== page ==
This is a Shame and Secrets Survey filled out by, I'm just going to read two things from this. This is filled out by a female who's 16, straight, raised in a slightly dysfunctional environment. She calls herself My Mind is Running 100 Miles Per Hour and I Can't Seem to Catch Up.

Have you ever been emotionally or physically abused? She writes that she has been both, and I wanted to read this because this is such classic religiosity on the part of her parents, and I see this over and over and over again, where people take their own issues and funnel it through religion to punish somebody innocent.

And she writes, my father has always been an incredibly violent person. From a young age, I've been exposed to his temperament and have had to endure years of physical and emotional abuse. One moderate example of his unreasonable anger happened on a Sunday morning.

Being raised in a devoutly Christian home, we attended church every weekend. And by the way, wouldn't it be great if there was a term for people who called themselves devoutly Christian but were actually abusive hypocrites? And I'm not talking about the girl. I'm talking about the parents, but wouldn't that be nice.

Being raised in an absurdly hypocritical Christian home, we attended church every weekend. I remember an argument that I was having with my mother on that particular Sunday. She was scolding me on my apparel. I was wearing jeans and a nice blue paid button-up shirt. My parents being very traditional were convinced that that outfit was not appropriate for an 11-year-old girl.

She continued to yell at me and ordered me to change myself into a dress. I was adamant and became irritated very quickly. I told my mother she was not going to make me wear a dress. As soon as my father became aware of the disagreement, he walked up to me, sternly stared at me for a few seconds, and struck me in the face.

All I could feel was my cold body in shock. Here I was, an 11-year-old, being punched in the face by a 35-year-old adult. The room was silent, and following the silence was the sound of my blood making contact with the floor.

He walked away. Behind him was my eight-year-old sister looking at me. She had a facial expression that I still remember. She was trembling. As I saw her face, I knew I had to protect her from any situation that could cause her any sort of trauma. I wiped away my blood and walked her to her room and assured her I was okay.

My mother stayed in the room and continued to iron my father's church pants. To this day, I feel that I was partially responsible because I feel that I could have avoided the occurrence if I had just worn that stupid dress.

The other thing that strikes me is how naturally the victims go to the place of blaming themselves, how you went to the place of taking care, it's amazing how we abandon ourselves in that moment, and I suppose because as children we were trapped, and it seems probably less futile to that child to go comfort her sister and tell her that everything's okay or to blame herself for talking back, instead of saying, what kind of a fucking monster bloodies his child's nose over clothing, and the irony, clothing for church?

Any positive experiences with the abusers? There were occasions where my father would show his love for me. He would often tell me, you know I love you, right? He would hug me, but they often felt forced. I feel that this was a result of his lack of emotional contact with my grandma. I believe this because he does it every time he speaks about his childhood and how much rancor he has towards my grandma, sometimes after a conversation on the phone with her.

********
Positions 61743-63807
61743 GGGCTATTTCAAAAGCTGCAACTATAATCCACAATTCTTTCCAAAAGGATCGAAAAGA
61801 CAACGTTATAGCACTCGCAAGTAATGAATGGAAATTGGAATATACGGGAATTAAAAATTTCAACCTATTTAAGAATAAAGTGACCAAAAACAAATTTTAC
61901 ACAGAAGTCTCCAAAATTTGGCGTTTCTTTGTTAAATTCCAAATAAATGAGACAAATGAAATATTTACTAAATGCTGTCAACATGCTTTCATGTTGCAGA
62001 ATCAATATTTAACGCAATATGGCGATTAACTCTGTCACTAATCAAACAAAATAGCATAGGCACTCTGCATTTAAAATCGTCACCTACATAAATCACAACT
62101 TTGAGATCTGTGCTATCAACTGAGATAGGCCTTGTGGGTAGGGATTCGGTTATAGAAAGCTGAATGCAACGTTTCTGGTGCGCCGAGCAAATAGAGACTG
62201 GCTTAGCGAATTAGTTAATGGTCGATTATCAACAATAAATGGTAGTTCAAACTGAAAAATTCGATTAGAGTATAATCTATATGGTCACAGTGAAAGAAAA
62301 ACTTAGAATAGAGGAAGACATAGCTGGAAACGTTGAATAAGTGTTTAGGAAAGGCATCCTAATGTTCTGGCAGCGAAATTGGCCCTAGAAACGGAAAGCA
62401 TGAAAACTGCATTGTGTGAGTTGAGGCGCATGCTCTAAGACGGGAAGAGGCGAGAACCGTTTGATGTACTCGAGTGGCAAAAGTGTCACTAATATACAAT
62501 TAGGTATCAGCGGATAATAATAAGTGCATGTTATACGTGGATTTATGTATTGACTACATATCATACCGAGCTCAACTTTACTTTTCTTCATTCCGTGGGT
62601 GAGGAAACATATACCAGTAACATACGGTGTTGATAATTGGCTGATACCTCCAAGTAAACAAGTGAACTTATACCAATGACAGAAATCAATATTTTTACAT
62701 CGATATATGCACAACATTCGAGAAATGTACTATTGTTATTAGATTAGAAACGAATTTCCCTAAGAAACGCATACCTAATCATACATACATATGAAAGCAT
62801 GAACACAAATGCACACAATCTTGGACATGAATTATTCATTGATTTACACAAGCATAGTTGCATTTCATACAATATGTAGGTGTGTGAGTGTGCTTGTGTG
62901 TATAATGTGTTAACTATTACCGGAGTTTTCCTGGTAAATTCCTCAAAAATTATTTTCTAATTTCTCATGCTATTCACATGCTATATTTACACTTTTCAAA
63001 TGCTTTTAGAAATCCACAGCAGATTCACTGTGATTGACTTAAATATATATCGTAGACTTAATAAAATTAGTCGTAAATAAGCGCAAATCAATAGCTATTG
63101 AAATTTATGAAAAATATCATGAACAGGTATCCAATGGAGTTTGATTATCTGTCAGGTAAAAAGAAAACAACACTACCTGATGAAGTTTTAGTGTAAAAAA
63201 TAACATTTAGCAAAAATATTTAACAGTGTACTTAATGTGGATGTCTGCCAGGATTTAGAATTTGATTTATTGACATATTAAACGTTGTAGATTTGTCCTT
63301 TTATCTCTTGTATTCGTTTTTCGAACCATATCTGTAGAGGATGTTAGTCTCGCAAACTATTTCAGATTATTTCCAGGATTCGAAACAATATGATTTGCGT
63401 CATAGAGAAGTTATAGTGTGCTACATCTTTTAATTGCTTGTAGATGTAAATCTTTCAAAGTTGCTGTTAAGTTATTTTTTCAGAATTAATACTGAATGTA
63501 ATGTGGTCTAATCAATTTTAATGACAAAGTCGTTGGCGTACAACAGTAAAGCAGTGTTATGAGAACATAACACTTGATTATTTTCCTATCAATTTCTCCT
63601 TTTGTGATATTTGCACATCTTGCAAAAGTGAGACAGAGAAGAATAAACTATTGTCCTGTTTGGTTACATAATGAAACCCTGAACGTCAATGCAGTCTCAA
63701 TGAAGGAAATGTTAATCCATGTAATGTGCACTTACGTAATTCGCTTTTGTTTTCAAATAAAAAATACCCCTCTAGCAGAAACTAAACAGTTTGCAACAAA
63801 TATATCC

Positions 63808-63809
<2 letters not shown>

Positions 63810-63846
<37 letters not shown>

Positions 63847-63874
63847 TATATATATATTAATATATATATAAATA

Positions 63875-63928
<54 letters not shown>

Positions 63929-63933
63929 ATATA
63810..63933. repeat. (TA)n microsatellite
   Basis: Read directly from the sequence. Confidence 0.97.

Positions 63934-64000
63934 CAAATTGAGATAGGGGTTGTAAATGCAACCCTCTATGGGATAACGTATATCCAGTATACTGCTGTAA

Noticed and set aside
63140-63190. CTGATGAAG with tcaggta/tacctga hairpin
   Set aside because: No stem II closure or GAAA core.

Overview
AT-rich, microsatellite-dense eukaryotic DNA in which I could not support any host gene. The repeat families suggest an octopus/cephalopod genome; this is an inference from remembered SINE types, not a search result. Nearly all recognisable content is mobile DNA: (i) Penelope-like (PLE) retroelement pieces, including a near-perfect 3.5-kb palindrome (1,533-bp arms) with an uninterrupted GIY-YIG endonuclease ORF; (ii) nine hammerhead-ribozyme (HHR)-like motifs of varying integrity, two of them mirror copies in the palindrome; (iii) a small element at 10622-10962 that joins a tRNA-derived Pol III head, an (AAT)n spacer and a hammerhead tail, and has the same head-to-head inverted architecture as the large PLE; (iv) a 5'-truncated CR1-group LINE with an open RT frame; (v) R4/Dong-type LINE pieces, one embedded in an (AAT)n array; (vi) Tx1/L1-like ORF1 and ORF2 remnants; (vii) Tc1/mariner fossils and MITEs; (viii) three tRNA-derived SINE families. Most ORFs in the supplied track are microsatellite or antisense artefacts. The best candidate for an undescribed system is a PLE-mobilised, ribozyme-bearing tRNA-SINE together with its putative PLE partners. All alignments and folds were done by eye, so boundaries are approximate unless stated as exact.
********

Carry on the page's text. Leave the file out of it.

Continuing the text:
He would also make sure that my sister and I have all the necessary supplies to succeed in school. As a child, I would convince myself that I needed to achieve all the dreams he had for me to gain his love, but now I feel that I need to achieve all my dreams to love myself. I don't know if I will ever get there, but I can only hope.

I hope that you can get to a place where you can love yourself without having to achieve anything, without having to impress anyone, by just being you and just recognizing that you are awesome as you are. You know, could any of us improve in certain ways? Of course. We could all improve in certain ways.

But that doesn't mean there isn't an authentic, beautiful, lovable person inside of us. Your father has that inside of him, but it's so covered up by all of his issues that he can't access that. And you sound like an emotionally curious person and I think you've been given a gift at 16 years old to have a desire. You've begun to see the sanity, you know, the insanity, which is a part of breaking the cycle. And I was just really touched by your survey, and disturbed, frankly, that there's violence around what you wear to church. I mean, just soak that in, soak that in. That is like, that's top-five fucked up.

This is a Shame and Secrets Survey filled out by a guy who calls himself Closet Party. And he is straight, in his 20s, raised in a pretty dysfunctional environment. And I'm also just going to read part of his survey.

Ever been the victim of sexual abuse? Yes, and I never reported it. I was sexually abused by my babysitter over a period of about three years from the ages of seven to 10. She was a teenager at the time. It went as far as oral sex but never intercourse. At the time I enjoyed it and I never thought it affected me, but now, looking at the mess my life is becoming, I'm starting to think otherwise.

He's been physically and emotionally abused, horribly bullied as a kid for being overweight. He describes a scene that is like out of a movie, where everybody in class is throwing their candy at him and saying, eat it up, fat ass.